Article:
As Steve said, most fruit wines recipes are for one gallon batches. Making wine from fresh fruit, such as mangos and berries can be very expensive. At $3.99 a pint for fresh raspberries you would spend an awful lot of money to make a 5 gallon batch. One gallon batches are nice because the investment is not all that much and you can experiment. Then if the wine comes out good, increase the recipe to make as much as you want.
Strawberries, pumpkins can be gotten from local farmers and growers at very low prices.
So am I living at the country site ???
No suburbian Rotterdam.
I am making 1 gallon (well actually 5 liter) batches only for trial purposes, to see if I like the wine. Not because of the price.
However you have to be willing to put some effort in this hobby.
Not only in making the wines but also in bicycling or walking through the environment and be willing to spend hours in picking the fruit.
Ok, this was a bit off the original subject.
I have here a link to a web-site with hundreds of recipes.
Just put mango in the search ingredients option and several recipes will submerge:
Believe it or not, I've found mangos for $1.00 each and plan on making the 1 gallon batch to see how it turns out.
I have (2) related questions about my mango wine. I know that everyone has their preferences as to what type of fermenter they put their wine in. Where I work, I have access to thousands of plastic pails with lids that are able to be used 1 more time before they meet their life expectancy. All I have to do is drill a hole for a spigot and another for a bung & airlock. These pails are white in color.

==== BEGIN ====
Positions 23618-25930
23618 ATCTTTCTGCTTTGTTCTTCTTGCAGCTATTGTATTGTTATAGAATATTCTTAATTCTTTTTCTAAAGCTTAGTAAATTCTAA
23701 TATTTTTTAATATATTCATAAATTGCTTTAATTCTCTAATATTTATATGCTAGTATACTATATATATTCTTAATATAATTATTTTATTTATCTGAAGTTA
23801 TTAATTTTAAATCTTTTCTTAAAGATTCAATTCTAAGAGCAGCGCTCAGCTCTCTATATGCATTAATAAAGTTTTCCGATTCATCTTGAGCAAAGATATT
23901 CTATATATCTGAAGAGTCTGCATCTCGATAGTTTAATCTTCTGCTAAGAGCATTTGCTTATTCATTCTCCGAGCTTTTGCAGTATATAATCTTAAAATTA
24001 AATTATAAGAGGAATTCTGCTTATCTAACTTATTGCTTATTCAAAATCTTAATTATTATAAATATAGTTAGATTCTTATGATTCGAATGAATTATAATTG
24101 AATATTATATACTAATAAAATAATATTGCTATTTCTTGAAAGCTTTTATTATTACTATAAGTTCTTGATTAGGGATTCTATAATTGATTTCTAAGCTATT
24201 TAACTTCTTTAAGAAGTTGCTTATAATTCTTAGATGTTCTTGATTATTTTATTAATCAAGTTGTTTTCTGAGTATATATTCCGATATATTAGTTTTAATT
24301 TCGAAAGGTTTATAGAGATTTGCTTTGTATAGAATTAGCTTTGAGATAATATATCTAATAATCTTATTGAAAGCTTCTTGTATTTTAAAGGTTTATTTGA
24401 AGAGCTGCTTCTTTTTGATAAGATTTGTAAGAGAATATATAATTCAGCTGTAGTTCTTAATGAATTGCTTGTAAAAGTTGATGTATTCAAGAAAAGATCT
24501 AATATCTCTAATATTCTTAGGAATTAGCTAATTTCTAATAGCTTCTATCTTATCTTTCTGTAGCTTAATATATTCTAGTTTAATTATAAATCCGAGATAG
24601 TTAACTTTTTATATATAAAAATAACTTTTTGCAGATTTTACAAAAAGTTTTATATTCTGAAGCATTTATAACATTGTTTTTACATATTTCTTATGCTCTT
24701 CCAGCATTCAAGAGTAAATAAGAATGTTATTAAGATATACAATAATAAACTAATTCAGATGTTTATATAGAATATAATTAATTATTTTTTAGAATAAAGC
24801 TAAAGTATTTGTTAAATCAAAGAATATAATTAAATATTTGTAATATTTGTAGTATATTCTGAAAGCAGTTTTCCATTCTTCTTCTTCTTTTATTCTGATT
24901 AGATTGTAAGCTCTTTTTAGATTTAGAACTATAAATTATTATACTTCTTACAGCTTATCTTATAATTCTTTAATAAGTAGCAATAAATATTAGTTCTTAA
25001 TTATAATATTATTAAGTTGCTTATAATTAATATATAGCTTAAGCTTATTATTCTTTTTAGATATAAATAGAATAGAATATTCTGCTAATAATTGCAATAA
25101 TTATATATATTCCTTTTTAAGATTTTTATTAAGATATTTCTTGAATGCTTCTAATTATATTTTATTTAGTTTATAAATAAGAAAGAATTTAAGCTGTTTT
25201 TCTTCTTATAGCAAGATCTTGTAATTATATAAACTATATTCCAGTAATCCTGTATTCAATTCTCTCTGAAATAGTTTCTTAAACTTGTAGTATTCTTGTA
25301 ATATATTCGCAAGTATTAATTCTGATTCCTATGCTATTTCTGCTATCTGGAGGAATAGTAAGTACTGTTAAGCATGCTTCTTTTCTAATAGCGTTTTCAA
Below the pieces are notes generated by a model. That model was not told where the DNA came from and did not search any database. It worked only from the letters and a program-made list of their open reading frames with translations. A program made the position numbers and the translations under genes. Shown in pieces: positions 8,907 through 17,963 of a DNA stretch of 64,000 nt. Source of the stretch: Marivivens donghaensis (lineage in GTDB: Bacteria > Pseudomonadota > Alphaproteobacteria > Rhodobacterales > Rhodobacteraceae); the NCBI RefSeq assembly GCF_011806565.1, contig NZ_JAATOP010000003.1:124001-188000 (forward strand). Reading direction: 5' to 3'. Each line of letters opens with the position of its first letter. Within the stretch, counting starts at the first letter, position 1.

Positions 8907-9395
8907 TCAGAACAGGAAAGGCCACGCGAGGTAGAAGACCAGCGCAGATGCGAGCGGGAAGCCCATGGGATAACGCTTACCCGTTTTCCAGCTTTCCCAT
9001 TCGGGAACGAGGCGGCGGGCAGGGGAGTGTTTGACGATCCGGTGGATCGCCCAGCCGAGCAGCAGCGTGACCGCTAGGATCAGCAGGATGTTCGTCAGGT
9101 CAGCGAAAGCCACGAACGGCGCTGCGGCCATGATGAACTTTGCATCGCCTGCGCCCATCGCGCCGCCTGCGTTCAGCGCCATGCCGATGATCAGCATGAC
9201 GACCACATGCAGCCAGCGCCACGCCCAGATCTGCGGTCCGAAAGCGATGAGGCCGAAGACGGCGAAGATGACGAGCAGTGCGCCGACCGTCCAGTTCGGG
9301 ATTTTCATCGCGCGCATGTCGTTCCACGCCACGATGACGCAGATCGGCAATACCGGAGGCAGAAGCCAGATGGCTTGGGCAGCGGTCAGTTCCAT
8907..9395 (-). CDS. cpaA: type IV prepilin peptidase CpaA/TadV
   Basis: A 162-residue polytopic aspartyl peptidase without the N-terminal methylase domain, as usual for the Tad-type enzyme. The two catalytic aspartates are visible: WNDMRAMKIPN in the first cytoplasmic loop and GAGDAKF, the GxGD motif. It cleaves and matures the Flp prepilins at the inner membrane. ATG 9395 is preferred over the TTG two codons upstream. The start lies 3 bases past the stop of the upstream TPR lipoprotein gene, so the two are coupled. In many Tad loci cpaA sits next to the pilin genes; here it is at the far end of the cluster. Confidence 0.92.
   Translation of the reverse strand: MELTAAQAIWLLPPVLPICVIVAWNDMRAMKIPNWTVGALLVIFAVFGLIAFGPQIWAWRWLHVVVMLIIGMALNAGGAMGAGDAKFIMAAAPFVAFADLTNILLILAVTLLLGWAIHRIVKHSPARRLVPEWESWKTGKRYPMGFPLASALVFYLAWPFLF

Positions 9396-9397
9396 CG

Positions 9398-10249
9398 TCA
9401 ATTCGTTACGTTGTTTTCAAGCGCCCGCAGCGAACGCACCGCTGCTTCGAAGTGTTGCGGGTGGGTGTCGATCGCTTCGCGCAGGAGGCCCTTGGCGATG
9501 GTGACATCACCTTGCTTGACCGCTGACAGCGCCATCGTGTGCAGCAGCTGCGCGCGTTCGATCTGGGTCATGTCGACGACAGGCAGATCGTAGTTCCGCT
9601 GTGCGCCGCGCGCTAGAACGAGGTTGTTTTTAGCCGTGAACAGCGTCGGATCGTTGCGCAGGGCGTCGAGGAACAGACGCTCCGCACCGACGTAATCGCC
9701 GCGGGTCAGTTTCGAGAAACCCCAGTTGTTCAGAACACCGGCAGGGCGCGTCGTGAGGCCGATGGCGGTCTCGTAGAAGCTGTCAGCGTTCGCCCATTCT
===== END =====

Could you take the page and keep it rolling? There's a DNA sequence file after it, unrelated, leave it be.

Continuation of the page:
My first question is.......should I somehow drape a black cloth around the pail to prevent sunlight from coming in or would the pail, as it sits now, be sufficient to make my wine?
The second question has to do with the type of yeast to use. The link that I followed earlier in response to my original question about a recipe for mango wine indicated that I should use montrachet or champagne wine yeast. Does anyone have their preference as to what yeast they would prefer?
I can't help you with the yeast as I haven't made mango wine but as for covering the fermentation pail, it's not necessary unless you are fermenting in a room that has windows. If that is the case I would be more inclined to cover the windows with curtains or shades to prevent the sunlight from coming into the room and also to help reduce the heat from the sun.
First make sure that the pails are food grade.
And be sure to know what has been inside.
Even if food has been in the pails it might take
a lot of effort top get the smell out.
Also look for scratches. Ideal for bacteria
to live in. Especially if there was food in them previously.
If the pail is not to big you could put it in
a plastic bag. That should keep the light out.
Then again I think mangos will make a (sorry never tried it so an educated guess) white wine.
White wines are not prone to decolour under sunlight.
I would not shoot for to high alcohol.
About 11% would be my goal.
The pails were used already for sliced peaches and presumably are food grade already since they had the peaches in and there are no scratches. I work in a plant that makes apple juice, applesauce, and different type of fruit pie fillings.
Yes, I believe that the mango wine probably would be a white wine (or close to it). I'll probably still go ahead and wrap a black trash bag around it to shield it because I can't get away from windows in my house.
Thanks for your assistance once again.
5 gallons of Apple Juice Wine already in the fermenter!
This looks really good. My mother's new husband is from Costa Rica and they both enjoy mangos. I think this will be oneof my next small batches, so that I can surprise them with it on their first anniversary